Mixing Feeds: A Brief Comparison

Many sites now offer their visitors a variety of RSS feeds which can be used to track specific aspects of their website. The most common among these would probably be something like categories based feeds. It was only a matter of time before combinations of feeds started to be offered as well. That is, people seem to want to mix and combine their favorite feeds into one crazy URL that they can use to follow all their favorite topics in a seamless, integrated and linear manner.

All i wanted to do was take 2 feeds, mix them into one, and offer it to my visitors. To do this i sifted through tons of bookmarks related to rss that i had made over the last year, until i came up with 3 web based services that did just that. These are: RSS Mix, Feedshake, and FeedBurner. There are many other services out there, but most of the other ones i went to lost me on the first page and so i won’t be telling you how easy they were to use, etc. However, if anyone knows of a service that improves upon those discussed here, by all means, post a comment about it.

i’m going to start with RSS Mix, because it was the first service i actually tried after visiting about 5 other sites with similar features. The main reason is decided to use this one and not the others is because: it doesn’t require any signup, and so the is No Username, Password or Email (NUPE) dilemma. Always a smart choice if you want people to try your service but you may not be as established as some of the larger competitors in you market. This way the user gets to try the service immediately, and if they like it, they can sign up later to get some more of the added features. NUPE web services get the least resistance. i will almost always try them out the first time i land on their site.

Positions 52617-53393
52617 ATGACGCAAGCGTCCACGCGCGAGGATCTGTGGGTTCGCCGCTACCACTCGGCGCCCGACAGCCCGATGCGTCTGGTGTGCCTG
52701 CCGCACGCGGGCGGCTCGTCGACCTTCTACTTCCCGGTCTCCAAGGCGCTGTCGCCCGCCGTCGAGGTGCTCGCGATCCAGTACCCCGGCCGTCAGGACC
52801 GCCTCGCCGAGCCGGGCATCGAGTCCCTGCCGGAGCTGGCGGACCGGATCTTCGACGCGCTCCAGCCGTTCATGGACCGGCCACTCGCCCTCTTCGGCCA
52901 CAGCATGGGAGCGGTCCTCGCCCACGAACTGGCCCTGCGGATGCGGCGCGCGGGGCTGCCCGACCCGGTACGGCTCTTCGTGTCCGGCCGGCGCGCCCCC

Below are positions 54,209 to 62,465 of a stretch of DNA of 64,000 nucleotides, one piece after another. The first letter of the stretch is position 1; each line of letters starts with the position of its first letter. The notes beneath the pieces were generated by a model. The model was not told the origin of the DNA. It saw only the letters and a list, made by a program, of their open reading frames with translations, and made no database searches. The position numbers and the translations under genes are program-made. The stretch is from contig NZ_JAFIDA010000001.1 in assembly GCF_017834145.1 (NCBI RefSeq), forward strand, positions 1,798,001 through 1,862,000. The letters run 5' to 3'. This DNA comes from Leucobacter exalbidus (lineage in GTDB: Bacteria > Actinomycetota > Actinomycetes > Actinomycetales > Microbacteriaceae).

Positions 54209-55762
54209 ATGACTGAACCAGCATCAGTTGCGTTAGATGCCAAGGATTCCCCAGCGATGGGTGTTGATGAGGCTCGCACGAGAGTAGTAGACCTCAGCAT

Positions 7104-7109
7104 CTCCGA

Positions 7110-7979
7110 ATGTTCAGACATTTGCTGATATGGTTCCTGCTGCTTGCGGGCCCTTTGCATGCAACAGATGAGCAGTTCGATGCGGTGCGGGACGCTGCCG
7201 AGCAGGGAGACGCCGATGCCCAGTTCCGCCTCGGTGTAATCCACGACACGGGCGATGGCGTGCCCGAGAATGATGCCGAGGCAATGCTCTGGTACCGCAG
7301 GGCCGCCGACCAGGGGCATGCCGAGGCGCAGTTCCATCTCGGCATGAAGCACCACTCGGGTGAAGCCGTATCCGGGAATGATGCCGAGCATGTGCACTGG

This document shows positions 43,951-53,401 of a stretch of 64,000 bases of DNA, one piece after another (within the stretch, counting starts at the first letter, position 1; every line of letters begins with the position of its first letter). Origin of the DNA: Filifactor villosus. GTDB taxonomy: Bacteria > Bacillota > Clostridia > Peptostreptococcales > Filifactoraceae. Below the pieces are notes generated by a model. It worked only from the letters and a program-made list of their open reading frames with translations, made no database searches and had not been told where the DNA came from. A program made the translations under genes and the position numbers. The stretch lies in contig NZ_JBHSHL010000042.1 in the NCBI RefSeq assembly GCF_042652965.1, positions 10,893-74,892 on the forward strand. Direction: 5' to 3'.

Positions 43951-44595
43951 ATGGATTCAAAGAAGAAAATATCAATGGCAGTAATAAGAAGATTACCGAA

image of RSS Mix homepage

RSS Mix was real easy to use, just copy/paste 2 or more feed URLs into the textarea and hit ” Create! “. You are then taken to a new page where your new mixed feed URL is waiting. I can’t see how this could have been any simpler and i have to say, this was exactly what i had in mind when i set out to find a suitable service. But wait, after having pasted the new mixed feed into a reader (netvibes in this case) , i noticed a few unexpected details. The first thing i noticed was that my feed no longer held it’s original title. That is, my new mixed feed now has the title: ” RSSMix.com Mix ID 117xxx “. Quite a mouthful.. and while i guess this would be fine for personal use, i’m not sure too many site owners would want their site’s feed title replaced by a free RSS service’s branding. I don’t think they have a member’s version of the service, so i’m not sure if you can actually remove this branding from your feeds before handing them out to your visitors.

So we move on to the second choice..
FeedShake was the next service i tried. At first, it looked very promising. i got to the homepage and saw what seemed to be a familiar interface. Enter your feed URLs (separated by a space) into the textbox, fill in the feed’s title, link, and description (all optional), and click ” Create my feed “. That’s it, or so i thought.

image of FeedShake homepage